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SPAIN'S EFFORTS TO BECOME…

FACTS ABOUT THE NEGRO.

DEBTOR AND CREDITOR.

PAST AND PRESENT TIMES.

RAILWAYS IN TIME OF WAR.

THE EMPEROR OF RUSSIA AT THE…

A PANEGYRIC ON THE POPE.

THE CONVEYANCE OF CATTLE,…

A RAILWAY CASE.

LUGGAGE ON RAILWAY CARRIAGES.

HOW MRS. JONES GOT HER SUBSCRIPTION.

NOTES ABOUT HIGHWAYMEN.

THE CROWN JEWELS OF PERSIA.

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THE CROWN JEWELS OF PERSIA. The Viscount Pollington, in "Half Round the Old World," gives the following description of the Crown Jewels of Persia:— It would be endless and impossible, to describe a tithe of them, or even the impressions they produced on our eyes. Their value, putting a moderate estimate on them, could not, in our own judgment, and that of the four gentlemen who saw them with us, by any pos- sibility be under forty or fifty millions of money; that is if they were to be sold singly. Of course, in the ag- gregate, no fortune would suffice to pay for them, and, therefore, their value would be depreciated. We must attempt to describe a few in the order they were shown to us. An evidently French jewel case was brought in first, and placed on a table, round which we eagerly gathered awaiting its opening. In this there were some forty gold, rings, each with a single diamond, of which the largest (diamond, not ring) was some one-and-a-half inch ."g round, and the smallest a quarter of an inch. One with a large yellow diamond. Two diamonds were placed as pendants at the end of a necklace of pearls, and most gracefully, looking like two drops of dew. Two pearl necklaces, each pearl perfectly round and white, and about the size of a large pea. In two little drawers two or three more necklaces, the pearls this time much larger; and in the bottom drawer another, of the largest pearls we had yet seen, arranged-an oblong one, and a perfectly round one alternately, each, with- out the smallest exaggeration, being the size of a sour cherry. This casket always follows the Shah wherever he goes next came a collection of a dozen belts, each surpassing the other in costliness and taste. One of these had the fastening buckle, about eight inches long and three broad, studded with perfect rubies, each about half an inch round, set in gold. Another, diamonds only; a third, the whole band set in emeralds and diamonds, and so on. We then were shown four sabres; all had the flat side of the scabbard richly enamelled on gold one was one blaze of dia- monds on the hilt and scabbard; another was studded with pearls like large peas a third was set with dia- monds and other stones to represent flowers. Two other necklaces we were shown were about two-and-a- half feet long each, and formed of large emeralds, each about an inch and a quarter long, alternating with bunches of pearls. An aigrette presented by some emperor of Austria was exquisitely worked as a bouquet of. flowers, in diamonds, with one large amethyst, set a jour. The last tray of jewels was the "bonne bouche." On this we saw a belt of pliant gold work, the buckle consisting of the- celebrated Deriehnoor," or sea of light," a diamond perfectly flat, except at the edges, and almost two inches long by one-and-a-quarter in breadth (?); it was set round with other smaller diamonds with this there were some bracelets of uncut rubies and emeralds, quite as large as pigeons' eggs for the most part. The largest turquoise we saw was perfectly flat, and about .one inch by ashalf. ;;Two beautiful amethysts in silver settings. We saw One of the Royal crowns the other is keptcinthe inner treasury in the Harem, which is only opened once a year on the top of this is the famous ruby that belonged at one time to Aurungzebe, a good deal larger than a pigeon's egg and uncut. The aigrette in front, something in the style of the Prince of Wales' Feathers, is of diamonds (the largest is set as a pendant, alone ;) between this and the red velvet cap of the crown there is a plume of spun glass such as. may be bought for the sum of one penny at the Polytechnic. A black velvet robe with diamond but- tons and frogs looked lugubrious but priceless others, with the collar and sleeves completely covered with large pearls, were amongst some of the various things we saw.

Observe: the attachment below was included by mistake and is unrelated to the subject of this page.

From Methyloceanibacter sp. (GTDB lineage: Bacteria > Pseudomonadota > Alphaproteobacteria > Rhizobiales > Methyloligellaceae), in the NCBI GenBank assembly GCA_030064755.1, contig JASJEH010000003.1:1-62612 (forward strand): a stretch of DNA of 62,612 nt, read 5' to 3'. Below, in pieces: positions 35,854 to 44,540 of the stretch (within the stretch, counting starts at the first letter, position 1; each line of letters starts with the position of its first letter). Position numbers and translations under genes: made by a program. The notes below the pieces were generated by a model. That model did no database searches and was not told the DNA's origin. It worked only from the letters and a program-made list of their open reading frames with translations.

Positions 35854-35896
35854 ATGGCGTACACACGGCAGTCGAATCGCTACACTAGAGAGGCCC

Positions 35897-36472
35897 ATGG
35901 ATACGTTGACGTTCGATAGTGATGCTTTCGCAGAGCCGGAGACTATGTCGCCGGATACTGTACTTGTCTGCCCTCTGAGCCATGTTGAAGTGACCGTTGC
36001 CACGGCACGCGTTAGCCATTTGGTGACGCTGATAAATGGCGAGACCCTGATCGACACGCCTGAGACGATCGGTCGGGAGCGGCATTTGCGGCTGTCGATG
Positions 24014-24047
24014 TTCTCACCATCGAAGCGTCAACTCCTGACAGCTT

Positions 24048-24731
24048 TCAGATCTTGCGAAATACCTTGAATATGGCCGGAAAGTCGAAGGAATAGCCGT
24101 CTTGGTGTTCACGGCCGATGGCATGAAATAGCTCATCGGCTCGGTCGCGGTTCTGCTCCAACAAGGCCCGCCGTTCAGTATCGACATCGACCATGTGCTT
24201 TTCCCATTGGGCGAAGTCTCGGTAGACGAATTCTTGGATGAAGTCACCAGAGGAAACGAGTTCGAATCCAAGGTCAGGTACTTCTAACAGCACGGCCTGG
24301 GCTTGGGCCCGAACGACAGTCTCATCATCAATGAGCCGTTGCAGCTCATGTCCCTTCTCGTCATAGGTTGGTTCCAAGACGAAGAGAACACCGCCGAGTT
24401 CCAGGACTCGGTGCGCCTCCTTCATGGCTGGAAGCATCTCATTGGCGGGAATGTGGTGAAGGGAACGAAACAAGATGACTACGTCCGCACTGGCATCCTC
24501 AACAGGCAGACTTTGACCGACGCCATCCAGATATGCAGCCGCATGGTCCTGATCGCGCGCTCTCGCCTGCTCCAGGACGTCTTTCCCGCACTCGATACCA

THE POLISH AMNESTY.

BANNS OF MARRIAGE.

ITEACHING SAVAGES TO SING.

A PLEASANT PROSPECT.

THR DANGERS OF, TIGER SHOOTING.